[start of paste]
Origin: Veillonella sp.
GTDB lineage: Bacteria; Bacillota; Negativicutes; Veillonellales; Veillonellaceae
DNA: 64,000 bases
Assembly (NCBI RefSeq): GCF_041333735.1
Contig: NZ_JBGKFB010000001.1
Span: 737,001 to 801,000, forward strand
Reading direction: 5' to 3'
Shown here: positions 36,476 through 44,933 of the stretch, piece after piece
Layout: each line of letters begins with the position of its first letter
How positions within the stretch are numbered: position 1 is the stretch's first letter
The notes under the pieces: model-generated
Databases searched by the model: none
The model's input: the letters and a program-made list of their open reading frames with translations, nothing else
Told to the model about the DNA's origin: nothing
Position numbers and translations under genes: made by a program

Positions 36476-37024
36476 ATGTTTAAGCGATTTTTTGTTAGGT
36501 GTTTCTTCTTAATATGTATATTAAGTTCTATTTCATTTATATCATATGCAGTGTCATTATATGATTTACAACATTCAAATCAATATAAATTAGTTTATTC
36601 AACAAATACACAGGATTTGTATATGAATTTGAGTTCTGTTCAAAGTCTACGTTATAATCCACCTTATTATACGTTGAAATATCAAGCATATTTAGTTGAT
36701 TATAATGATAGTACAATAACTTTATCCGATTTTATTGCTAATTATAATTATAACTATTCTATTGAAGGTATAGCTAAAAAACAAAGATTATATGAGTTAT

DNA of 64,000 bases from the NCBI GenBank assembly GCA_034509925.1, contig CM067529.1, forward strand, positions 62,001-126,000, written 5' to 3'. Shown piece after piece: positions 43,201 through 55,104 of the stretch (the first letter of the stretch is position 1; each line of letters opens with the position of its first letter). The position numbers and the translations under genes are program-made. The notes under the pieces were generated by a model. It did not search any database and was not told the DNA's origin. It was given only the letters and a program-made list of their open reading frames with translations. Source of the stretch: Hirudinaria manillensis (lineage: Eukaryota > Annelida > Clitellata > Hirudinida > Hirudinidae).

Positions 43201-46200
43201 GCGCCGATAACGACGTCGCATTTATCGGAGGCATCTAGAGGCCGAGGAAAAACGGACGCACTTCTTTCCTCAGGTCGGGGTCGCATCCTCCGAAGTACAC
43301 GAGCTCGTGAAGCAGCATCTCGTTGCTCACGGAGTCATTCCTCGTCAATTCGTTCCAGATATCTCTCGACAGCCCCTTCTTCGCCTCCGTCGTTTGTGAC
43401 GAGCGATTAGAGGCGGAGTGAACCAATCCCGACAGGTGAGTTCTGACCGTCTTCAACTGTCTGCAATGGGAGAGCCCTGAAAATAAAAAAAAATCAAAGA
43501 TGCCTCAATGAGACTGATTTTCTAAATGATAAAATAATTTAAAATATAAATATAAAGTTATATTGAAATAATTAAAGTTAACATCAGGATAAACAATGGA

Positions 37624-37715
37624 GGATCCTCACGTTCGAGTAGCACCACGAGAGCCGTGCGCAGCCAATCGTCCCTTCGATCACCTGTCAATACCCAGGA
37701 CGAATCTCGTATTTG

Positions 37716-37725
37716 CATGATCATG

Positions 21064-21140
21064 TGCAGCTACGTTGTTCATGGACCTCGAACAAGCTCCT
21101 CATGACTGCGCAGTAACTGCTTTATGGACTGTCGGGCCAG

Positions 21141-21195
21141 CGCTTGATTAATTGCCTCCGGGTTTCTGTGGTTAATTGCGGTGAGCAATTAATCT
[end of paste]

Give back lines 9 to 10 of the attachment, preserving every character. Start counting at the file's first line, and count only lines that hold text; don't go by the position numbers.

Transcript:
Layout: each line of letters begins with the position of its first letter
How positions within the stretch are numbered: position 1 is the stretch's first letter